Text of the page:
Mapping a New Course on the Web: Online Maps and Mashups?
Online mapping sites not only make it easier to know how to get from point A to point B, but many new web sites allow you to chart your own course by creating your own customized maps. Some mapping sites, called mashups, allow you to import text, photos, web links, and even audio and video files to help create your personal journey. Satellite imagery has transformed older mapping sites. Borrowing from NASA databases, programs like Google Earth provide incredible detail of locations around the globe with just a few clicks.
Even basic mapping sites have benefited from satellite technology. Using Google Maps, Mapquest, Yahoo Maps, or Microsoft’s Live Search, you can choose to view a particular address using either traditional maps or satellite views. Each site has its own special features, but one of the newest is the “bird’s eye view” on the Microsoft site—it allows a zoom satellite view that is truly astonishing.
So how, exactly, can you make your own customized maps and mashups? Thankfully, it’s easy and free. You can create mashups with a number of sites, most notably Community Walk, Wayfaring, and Your Gmap. These sites are very easy to use and lead you through making a mashup in a step-by-step fashion. No special skills or software is needed. You may need to register, but there’s no cost for making a map.
What do all these innovations mean for your classroom? Mapping sites have applications in nearly all subject areas and on every grade level. For example, have students calculate distance between two places for math class. Students can create a mashup of their neighborhood for a project on community. Ask students to plot points on a map recreating a character’s journey or neighborhood for a literature assignment. Students learning to write a narrative or a first-person story can create a mashup of the locations of events in their lives. Use Google Earth’s topography settings for a geological map for science class. Weather sites and satellite maps can also enrich science class. Students studying architecture can find world buildings and monuments using the satellite view on mapping sites. Using digital maps in a social studies class would greatly enrich every aspect of the curriculum, from geographic and map-reading lessons to demographic statistics from census reports.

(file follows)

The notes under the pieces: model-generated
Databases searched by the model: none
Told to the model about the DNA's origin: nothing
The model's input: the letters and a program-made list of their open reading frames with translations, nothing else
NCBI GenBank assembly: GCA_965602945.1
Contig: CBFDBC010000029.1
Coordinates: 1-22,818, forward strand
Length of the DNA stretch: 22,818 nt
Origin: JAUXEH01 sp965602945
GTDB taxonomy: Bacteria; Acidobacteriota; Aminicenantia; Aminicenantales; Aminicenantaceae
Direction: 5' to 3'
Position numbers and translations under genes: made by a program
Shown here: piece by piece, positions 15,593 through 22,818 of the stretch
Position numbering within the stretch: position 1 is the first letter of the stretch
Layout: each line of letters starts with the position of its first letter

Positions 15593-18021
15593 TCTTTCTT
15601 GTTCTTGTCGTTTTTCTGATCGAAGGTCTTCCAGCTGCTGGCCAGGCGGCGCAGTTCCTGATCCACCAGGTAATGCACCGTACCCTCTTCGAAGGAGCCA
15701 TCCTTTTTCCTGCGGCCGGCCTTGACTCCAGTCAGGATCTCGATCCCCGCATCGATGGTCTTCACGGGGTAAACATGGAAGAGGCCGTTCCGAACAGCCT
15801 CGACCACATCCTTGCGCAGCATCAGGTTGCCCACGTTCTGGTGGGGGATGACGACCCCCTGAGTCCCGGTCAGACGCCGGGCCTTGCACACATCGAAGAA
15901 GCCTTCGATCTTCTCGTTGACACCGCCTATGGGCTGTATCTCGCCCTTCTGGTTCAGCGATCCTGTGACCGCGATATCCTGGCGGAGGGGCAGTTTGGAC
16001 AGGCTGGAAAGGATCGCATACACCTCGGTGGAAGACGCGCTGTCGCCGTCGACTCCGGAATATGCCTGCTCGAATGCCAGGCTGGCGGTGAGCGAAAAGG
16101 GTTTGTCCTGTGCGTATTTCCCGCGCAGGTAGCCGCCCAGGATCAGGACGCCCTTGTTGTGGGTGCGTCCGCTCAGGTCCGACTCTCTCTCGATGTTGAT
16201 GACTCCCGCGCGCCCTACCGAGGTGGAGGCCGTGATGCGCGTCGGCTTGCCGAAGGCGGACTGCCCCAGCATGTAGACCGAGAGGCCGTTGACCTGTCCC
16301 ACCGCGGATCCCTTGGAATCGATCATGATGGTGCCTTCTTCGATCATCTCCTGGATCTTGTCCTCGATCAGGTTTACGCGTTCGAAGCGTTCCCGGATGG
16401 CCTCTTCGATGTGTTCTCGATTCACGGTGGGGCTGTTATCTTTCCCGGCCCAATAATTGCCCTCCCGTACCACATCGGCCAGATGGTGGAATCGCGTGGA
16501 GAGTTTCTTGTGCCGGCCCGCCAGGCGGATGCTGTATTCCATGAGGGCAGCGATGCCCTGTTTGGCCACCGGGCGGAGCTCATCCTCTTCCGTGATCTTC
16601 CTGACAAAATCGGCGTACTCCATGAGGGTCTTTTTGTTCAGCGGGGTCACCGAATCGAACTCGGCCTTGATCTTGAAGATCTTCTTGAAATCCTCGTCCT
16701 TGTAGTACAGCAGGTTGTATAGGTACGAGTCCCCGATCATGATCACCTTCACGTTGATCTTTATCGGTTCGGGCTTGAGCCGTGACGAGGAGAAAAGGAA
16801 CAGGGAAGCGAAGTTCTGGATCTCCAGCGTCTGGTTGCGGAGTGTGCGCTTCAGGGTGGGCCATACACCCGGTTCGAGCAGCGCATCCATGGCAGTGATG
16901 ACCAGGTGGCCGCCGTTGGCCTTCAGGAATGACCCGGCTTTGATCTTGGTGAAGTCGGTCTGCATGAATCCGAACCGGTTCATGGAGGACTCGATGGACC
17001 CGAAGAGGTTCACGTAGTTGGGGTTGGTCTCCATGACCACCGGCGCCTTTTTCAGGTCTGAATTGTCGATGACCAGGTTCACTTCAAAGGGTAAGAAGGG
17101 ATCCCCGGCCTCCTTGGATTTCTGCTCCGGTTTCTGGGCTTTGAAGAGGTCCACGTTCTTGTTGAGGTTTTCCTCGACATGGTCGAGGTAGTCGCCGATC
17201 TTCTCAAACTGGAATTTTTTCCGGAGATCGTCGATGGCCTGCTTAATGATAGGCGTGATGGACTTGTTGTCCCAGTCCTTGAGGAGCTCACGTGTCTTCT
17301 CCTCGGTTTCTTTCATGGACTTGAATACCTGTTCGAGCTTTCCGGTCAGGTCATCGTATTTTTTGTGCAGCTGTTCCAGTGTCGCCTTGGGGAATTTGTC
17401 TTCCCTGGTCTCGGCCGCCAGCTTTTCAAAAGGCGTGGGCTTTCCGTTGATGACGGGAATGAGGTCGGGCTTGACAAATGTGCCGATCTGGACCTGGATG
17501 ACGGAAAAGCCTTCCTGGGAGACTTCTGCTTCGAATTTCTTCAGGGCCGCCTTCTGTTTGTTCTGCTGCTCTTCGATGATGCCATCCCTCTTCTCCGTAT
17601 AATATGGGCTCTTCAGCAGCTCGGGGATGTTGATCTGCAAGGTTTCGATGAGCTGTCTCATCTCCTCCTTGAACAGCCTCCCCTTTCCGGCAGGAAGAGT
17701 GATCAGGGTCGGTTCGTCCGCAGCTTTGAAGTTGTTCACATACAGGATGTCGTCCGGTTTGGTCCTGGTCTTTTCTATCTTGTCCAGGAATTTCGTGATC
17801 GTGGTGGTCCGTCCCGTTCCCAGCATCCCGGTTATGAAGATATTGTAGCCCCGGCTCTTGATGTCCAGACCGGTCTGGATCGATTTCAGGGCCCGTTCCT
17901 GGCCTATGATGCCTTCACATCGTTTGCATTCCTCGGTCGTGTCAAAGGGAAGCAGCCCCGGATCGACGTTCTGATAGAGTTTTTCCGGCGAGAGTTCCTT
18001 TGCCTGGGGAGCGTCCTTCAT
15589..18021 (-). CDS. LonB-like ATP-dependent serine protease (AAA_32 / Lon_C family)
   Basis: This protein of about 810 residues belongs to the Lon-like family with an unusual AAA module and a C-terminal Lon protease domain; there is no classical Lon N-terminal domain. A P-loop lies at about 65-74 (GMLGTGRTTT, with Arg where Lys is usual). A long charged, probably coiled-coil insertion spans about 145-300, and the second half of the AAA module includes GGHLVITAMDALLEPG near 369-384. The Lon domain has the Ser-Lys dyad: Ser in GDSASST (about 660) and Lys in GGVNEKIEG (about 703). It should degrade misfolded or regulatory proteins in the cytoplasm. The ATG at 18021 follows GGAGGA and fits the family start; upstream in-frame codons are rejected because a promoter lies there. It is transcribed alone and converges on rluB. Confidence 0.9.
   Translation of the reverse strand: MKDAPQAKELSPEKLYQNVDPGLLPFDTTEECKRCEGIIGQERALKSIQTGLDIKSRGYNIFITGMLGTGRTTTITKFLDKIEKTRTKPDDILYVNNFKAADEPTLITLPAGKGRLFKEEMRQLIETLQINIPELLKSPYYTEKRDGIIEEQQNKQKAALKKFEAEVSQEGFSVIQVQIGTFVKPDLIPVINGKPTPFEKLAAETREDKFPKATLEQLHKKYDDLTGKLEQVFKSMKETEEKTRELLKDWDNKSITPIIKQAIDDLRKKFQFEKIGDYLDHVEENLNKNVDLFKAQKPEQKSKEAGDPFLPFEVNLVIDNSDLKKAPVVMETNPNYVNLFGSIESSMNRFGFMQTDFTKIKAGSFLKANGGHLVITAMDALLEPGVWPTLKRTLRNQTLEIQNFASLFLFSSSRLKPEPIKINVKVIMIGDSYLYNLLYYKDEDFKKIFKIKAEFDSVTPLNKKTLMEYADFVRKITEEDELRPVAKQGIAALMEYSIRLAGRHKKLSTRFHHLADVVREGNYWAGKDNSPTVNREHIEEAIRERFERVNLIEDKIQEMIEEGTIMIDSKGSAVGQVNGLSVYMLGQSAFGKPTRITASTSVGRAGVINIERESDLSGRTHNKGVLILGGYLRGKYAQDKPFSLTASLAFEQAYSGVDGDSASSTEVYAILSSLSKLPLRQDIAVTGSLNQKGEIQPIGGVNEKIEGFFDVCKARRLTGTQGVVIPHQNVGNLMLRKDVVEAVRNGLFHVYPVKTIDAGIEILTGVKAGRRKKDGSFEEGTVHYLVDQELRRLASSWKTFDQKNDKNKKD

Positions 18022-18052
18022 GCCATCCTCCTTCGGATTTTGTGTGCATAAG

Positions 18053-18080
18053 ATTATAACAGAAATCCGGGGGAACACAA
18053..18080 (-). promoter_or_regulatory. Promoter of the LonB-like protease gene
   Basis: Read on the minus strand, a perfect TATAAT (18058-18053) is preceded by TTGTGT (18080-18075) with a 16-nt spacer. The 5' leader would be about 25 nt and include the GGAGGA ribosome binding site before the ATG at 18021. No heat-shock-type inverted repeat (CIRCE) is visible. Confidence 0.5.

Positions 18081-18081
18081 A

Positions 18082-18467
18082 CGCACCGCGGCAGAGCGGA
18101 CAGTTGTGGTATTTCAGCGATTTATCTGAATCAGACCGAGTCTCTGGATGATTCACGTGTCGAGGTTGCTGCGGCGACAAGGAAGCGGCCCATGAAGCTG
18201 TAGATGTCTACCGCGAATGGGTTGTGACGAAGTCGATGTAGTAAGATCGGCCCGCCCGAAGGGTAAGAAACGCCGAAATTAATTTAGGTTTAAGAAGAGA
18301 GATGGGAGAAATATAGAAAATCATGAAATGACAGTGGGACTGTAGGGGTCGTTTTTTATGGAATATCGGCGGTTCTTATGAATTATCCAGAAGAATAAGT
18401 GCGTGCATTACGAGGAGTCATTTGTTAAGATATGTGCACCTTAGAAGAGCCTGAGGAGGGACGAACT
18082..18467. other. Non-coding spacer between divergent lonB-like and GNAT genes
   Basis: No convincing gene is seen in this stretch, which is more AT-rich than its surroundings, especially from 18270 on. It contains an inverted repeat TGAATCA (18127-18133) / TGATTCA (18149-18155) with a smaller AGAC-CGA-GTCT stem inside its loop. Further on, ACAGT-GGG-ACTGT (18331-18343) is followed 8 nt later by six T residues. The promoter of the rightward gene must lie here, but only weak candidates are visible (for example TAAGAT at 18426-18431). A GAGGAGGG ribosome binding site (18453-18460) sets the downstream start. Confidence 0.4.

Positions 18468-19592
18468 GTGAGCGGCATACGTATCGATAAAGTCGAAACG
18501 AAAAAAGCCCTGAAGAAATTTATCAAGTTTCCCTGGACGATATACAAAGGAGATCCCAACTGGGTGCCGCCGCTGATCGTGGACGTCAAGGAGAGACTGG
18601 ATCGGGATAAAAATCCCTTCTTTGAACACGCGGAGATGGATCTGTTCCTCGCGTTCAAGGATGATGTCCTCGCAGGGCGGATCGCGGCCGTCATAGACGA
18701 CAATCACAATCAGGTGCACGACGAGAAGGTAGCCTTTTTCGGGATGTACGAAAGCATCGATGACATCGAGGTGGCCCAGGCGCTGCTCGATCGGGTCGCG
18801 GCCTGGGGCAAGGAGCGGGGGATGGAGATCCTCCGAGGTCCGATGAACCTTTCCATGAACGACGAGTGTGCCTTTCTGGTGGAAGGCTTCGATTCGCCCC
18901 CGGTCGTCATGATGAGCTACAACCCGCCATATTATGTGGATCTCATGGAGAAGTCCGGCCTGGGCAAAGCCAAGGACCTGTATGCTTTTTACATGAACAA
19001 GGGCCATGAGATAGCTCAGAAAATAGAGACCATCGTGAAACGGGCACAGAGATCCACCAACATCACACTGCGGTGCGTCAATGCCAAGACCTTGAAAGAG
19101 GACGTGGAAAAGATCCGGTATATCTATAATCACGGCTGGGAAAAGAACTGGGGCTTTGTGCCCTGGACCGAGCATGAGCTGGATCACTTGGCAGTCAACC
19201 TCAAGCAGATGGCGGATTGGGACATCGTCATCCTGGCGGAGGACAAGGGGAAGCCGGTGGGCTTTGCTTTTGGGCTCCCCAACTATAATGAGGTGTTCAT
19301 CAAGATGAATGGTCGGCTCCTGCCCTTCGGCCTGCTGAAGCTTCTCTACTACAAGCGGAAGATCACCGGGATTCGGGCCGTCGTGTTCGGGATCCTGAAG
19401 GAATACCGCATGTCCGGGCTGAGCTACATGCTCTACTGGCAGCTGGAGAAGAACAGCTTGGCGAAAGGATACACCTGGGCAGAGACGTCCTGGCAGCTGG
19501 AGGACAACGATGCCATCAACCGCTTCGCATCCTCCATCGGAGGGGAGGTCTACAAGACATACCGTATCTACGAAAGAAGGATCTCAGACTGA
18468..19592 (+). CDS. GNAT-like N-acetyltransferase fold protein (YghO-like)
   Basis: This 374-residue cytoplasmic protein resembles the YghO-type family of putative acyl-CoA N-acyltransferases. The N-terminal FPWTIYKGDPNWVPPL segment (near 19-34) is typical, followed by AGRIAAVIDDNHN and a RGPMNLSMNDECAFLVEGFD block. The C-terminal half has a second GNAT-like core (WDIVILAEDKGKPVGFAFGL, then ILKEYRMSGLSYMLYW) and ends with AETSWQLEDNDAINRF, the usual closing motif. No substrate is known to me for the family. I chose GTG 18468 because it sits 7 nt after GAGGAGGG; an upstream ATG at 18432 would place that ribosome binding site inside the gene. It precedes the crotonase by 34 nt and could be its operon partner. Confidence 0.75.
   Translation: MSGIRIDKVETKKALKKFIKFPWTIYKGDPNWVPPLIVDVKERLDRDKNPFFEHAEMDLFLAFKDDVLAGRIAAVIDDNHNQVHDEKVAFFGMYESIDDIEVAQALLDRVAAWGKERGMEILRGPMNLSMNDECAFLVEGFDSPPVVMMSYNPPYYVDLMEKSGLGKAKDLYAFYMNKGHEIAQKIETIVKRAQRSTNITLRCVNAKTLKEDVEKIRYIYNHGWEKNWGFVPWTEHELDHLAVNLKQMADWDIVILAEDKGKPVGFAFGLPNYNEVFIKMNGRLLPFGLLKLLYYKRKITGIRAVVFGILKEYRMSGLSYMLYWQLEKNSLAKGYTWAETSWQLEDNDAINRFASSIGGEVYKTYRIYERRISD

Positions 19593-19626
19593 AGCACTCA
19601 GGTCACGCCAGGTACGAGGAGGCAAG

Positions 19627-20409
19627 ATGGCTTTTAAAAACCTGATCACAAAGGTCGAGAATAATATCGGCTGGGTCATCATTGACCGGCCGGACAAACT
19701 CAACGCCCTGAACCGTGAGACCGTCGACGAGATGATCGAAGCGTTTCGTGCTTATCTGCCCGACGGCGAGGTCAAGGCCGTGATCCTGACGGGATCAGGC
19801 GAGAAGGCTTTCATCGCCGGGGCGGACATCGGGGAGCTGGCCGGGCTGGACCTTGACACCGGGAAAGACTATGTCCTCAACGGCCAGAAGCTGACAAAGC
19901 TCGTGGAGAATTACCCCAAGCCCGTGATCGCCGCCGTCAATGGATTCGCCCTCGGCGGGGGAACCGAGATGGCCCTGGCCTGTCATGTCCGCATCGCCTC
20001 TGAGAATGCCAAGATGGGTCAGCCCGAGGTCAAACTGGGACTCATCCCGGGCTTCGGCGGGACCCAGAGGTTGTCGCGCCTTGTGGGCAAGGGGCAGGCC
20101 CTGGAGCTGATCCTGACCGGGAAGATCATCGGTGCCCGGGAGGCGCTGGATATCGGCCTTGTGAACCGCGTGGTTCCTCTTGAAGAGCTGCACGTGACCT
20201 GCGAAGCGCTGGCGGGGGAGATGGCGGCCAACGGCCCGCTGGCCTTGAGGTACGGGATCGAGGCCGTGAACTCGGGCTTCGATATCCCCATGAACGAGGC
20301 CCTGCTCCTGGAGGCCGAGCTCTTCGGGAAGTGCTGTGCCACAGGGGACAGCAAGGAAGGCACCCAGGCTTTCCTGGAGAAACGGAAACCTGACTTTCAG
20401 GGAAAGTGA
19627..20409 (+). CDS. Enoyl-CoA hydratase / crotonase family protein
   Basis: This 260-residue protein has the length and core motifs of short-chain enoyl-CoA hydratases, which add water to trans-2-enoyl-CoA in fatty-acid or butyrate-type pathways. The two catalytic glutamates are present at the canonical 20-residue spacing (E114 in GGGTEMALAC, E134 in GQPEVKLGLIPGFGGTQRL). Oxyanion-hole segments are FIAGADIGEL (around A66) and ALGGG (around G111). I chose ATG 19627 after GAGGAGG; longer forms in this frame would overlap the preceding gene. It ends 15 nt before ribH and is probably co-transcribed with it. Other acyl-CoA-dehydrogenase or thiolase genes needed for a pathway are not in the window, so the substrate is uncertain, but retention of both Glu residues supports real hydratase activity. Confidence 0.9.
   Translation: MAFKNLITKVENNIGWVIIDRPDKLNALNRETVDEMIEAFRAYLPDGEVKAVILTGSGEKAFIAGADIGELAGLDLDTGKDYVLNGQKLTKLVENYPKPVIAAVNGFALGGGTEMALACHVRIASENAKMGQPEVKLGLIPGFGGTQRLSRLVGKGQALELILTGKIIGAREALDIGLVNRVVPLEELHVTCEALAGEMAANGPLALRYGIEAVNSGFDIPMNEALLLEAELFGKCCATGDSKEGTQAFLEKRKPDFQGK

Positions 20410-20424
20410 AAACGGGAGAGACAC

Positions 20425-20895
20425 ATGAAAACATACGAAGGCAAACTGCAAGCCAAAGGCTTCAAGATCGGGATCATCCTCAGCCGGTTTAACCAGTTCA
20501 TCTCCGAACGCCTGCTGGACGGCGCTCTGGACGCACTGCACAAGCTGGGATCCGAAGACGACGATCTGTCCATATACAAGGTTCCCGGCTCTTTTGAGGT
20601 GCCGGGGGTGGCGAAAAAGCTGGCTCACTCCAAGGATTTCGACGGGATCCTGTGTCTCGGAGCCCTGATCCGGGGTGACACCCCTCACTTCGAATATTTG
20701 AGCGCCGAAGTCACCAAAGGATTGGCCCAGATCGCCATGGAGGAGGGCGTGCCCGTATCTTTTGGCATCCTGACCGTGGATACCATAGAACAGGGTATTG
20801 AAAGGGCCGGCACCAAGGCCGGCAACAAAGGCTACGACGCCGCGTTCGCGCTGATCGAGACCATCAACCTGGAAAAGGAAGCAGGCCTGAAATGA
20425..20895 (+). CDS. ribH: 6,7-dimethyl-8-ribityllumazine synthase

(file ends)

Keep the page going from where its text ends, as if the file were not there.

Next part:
To learn more about online mapping sites and software, check out the following web links:
Using Google Maps Mashups in the Classroom:
Microsoft Live Search:
Sandy Scragg is a consultant forTeachers Network's TeachNet Project. She has been a technology trainer, staff developer, and an English teacher for the New York City Public Schools. Sandy's resources for teachers.
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